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Our Take on the Second Quarter

At the end of the first-quarter of this year, we remarked that the market was still willing to shrug off the storm clouds over Europe and the rocky recovery in the United States to post impressive gains.

Jeremy Glaser 23.07.2012


At the end of the first-quarter of this year, we remarked that the market was still willing to shrug off the storm clouds over Europe and the rocky recovery in the United States to post impressive gains. Three months later, the market's patience seems to be running out. Concerns about everything from the future of the euro, to Chinese economic strength, to the U.S. jobs picture, and the impact of elections across the globe turned sentiment, and stocks, lower in the second quarter. The Morningstar U.S. Index dropped 5.7% during the last 13 weeks. It is now up 5% during the last 12 months and has returned an annualized 16% during the last three years.

Europe was a primary area of concern in the second quarter. Greece remained a hot spot, particularly after inconclusive elections in May. After no party was able to form a coalition, fears mounted that a new election in June would lead to a new government that would repudiate existing bailout agreements and quickly force Greece out of the eurozone. The eventual election of the conservative New Democracy party in June soothed fears of a rapid exit, but concerns over the long-term stability of the country remained. Borrowing costs in Spain skyrocketed during the quarter over fears, which then became the reality, of a large bailout needed to keep the country's weak banking sector afloat. As the quarter closed, European leaders were set to discuss major reforms to the eurozone, including the possibility of a closer fiscal union and mutually assured debt.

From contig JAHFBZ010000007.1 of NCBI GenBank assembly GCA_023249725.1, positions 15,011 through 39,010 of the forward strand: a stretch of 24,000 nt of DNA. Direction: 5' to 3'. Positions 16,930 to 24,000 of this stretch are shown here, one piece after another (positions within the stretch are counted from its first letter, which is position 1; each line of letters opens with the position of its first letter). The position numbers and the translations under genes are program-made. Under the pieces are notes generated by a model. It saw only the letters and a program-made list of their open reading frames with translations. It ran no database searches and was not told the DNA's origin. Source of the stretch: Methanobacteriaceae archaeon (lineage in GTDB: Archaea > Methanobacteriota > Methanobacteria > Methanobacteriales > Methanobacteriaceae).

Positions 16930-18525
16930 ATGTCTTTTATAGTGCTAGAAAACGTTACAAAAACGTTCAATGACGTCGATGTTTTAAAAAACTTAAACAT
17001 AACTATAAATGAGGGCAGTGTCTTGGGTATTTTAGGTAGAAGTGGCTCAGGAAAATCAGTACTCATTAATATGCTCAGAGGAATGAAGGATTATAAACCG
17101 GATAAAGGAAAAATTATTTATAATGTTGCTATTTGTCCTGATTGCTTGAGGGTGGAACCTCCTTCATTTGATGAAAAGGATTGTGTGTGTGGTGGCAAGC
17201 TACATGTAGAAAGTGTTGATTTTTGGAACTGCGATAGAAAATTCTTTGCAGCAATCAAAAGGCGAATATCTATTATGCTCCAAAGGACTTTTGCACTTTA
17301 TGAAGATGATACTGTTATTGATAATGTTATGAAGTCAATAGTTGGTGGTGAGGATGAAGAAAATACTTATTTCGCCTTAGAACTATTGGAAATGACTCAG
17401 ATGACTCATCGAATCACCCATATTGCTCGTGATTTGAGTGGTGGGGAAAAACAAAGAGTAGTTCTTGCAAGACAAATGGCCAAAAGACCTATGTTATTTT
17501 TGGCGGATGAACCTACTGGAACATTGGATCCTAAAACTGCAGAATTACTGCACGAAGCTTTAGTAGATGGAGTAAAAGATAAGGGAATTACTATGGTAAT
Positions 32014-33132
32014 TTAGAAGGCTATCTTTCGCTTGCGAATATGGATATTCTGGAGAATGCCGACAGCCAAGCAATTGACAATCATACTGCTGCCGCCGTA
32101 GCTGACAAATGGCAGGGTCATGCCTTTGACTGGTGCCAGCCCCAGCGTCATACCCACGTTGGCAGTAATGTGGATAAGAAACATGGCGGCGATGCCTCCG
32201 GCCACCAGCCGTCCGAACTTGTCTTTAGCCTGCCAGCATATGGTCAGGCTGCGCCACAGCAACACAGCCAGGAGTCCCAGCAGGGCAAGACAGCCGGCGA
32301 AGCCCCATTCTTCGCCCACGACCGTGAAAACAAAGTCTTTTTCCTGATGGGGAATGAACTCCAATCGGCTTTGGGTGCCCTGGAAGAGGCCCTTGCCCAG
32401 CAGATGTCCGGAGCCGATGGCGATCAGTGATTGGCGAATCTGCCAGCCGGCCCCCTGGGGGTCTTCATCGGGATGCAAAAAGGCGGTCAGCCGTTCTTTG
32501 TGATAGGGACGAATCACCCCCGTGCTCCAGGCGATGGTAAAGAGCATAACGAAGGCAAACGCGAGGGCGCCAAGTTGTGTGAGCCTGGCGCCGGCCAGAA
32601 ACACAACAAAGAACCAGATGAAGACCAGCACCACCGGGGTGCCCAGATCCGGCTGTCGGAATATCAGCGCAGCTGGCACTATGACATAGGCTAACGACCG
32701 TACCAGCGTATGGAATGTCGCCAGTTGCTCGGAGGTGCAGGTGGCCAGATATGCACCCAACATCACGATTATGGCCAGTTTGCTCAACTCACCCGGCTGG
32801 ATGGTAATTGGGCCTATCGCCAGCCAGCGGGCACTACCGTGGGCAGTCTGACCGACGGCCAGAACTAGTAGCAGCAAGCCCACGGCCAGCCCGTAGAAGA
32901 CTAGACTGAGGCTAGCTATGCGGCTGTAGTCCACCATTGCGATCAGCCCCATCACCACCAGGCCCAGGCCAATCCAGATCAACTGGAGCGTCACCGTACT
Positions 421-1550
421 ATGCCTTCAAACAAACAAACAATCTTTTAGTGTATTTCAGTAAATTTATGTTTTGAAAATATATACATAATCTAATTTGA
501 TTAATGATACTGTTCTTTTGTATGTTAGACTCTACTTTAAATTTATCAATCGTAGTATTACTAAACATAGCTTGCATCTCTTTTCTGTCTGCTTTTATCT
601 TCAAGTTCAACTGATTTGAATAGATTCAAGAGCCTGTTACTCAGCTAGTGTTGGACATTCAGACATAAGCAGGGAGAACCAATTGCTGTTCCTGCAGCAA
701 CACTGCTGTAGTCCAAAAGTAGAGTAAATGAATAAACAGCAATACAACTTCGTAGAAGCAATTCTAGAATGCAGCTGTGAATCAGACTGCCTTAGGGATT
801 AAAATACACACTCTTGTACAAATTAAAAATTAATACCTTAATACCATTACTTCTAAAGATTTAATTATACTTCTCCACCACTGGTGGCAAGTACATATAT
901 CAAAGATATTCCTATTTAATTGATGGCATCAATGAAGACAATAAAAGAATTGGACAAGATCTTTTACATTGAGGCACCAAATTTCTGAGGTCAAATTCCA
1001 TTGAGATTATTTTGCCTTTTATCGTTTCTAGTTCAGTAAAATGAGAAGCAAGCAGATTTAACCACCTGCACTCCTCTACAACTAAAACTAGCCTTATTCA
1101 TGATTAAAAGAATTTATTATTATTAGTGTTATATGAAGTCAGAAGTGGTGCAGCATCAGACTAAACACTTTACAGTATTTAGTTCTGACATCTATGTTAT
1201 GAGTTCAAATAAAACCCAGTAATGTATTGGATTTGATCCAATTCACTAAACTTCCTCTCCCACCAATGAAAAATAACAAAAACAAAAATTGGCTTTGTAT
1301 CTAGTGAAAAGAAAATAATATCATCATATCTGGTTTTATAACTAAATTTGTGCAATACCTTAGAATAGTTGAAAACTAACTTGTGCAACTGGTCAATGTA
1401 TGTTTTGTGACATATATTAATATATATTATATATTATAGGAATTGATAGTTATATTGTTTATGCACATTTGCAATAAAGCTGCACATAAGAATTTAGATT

In the U.S., the economic data that looked strong in the first quarter was decidedly less cheery in the second. Poor jobs data, in particular, spooked the market. But the big swing in data might be somewhat misleading. As Morningstar's Robert Johnson explains, unseasonably warm weather and seasonal adjustment factors likely made growth seem better than it was in the first part of the year. And now that those trends have reversed, growth seems lower than it actually is. Johnson sees the economy as being stable, expanding in the 2.0% to 2.5% range.

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About Author

Jeremy Glaser  Jeremy Glaser is the Markets Editor for Morningstar.com.

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